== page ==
As India (read part of Indian society) actively celebrated along with symbolic governmental formal gestures the Birth anniversary of India’s chief architect of the Constitution, Dr. B.R. Ambedkar, it was time to review where our society as a whole stands compared to the Constitutional idealism adopted around 70 years ago. Constitutional idealism is a supreme policy goal for us as a society to achieve. This analysis is a look at “we the people of India” in their achievement in the post-colonial India and where we have reached in achieving the social, economic and political equality enshrined in the Constitution.
In his last speech as a Chief of the Constitution drafting committee, Dr. Ambedkar cautioned the Constitutional assembly about the stark contradictions that Indian society as a whole was entering into. Talking about social democracy, he says
“On the 26th of January 1950, we are going to enter into a life of contradictions. In politics, we will have equality, and in social and economic life we will have inequality. In politics, we will recognize the principle of one man one vote and one vote one value. In our social and economic life, we shall, because of our social and economic structure, continue to deny the principle of one man one value. How long shall we continue to live this life of contradictions? How long shall we continue to deny equality in our social and economic life? If we continue to deny it for long, we will do so only by putting our political democracy in peril. We must remove this contradiction at the earliest possible moment or else those who suffer from inequality will blow up the structure of political democracy which is Assembly has to laboriously built up.”
This three-pronged equality is a significant part of Constitutional idealism. To answer Dr. Ambedkar’s question, at least in the last 70 years we have failed to achieve equality in economic and social life. To argue the conjecture, I rest my argument on the economic and social analysis of our society. Economic inequality is aggravating in post-colonial India. Income distribution gap is increasing. As per the latest report of Oxfam, India’s 1% population holds 73% of the national wealth. Such stark economic inequality violates Constitutional idealism. It is well known that in economic spheres, historically certain caste groups have gained and sustained great control. The dominance of business families and certain communities in the colonial era is well known. There has been evidence showing that castes are still substantial factors which influence economic decisions even at the cost of profits. A recent study by the scholars from IIM Bangalore showed that merger and acquisition decisions in India have correlations with commonality with caste factors. Therefore, I could argue that when it comes to economic development caste plays an important role. As long as caste-based discrimination is practiced by Indian business houses, at the cost of profits vacating meritocracy argument, economic inequality is bound to increase. Under the dark shadow of the caste system, we as an independent society have failed to deliver on the promise that we have made to the people of India in the form of economic equality as a Constitutional goal. Indian electorate needs to actively think about this affluent 1% and demand policies to annihilate caste phenomenon to achieve economic equality truly.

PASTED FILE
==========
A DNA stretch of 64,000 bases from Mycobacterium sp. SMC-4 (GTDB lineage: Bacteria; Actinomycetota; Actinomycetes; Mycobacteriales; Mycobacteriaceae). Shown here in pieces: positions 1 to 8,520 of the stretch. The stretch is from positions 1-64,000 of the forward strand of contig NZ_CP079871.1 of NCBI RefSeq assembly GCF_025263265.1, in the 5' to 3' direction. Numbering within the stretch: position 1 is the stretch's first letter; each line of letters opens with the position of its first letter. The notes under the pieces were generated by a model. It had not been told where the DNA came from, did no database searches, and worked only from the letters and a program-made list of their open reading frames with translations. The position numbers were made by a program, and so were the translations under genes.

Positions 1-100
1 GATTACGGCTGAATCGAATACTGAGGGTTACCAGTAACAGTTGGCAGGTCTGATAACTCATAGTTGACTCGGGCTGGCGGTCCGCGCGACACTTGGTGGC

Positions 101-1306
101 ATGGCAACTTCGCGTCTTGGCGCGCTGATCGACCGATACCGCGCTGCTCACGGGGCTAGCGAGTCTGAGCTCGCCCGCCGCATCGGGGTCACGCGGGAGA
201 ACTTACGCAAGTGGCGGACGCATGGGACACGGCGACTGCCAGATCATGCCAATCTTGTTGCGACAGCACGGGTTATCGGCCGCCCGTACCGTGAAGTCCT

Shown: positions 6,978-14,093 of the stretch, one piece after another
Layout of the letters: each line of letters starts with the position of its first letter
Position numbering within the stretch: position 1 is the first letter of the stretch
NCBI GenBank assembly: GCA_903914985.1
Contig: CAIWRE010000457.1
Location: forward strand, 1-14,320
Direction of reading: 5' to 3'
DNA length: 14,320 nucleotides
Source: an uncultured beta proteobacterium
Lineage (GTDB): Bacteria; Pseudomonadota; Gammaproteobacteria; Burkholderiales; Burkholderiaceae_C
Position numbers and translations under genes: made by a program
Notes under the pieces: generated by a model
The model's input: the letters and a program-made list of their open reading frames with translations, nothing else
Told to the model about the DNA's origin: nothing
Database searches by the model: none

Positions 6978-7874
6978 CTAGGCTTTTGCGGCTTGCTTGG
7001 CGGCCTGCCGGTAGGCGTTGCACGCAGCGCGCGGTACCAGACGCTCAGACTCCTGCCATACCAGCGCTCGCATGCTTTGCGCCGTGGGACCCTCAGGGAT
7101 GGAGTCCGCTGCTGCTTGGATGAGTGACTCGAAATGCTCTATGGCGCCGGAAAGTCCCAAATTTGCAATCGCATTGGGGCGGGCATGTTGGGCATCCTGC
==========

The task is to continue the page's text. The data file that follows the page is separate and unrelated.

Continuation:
In the election year, it has become commonplace that the leaders of National Political parties are openly patronizing caste-based politics. The Indian electorate has been appealed by invoking their caste identities to support political candidates. I don’t think there can be any brazen display of social inequality than this. We know in India social life is restricted within the boundaries of invisible caste structure. One argument, though quite weak, is not to touch an individual social system. But can we afford to be spectators to the division that is being caused for political gains? What is surprising and unfortunate is the silence of Constitutional institutions to eradicate the role of caste from actively playing in the Indian political scene. Caste lens makes even a hardcore criminal to appear as a saint worth entering the sanctum sanctorum of democracy, the Parliament. This is a test of the Indian electorate. The salience of castes and religions in the 21st century is a barrier for social equality.
In the last 70 years, though on the paper, we have proposed to achieve equality in all the three spheres of life, it is apparent that we have done very less in terms of effective policies and regulations to dismantle the apparatus of caste system to change the scene at the ground level as envisioned by the Constitutional idealism.
Santosh Gedam, Doctoral Student, Public Systems Group, Indian Institute of Management Ahmedabad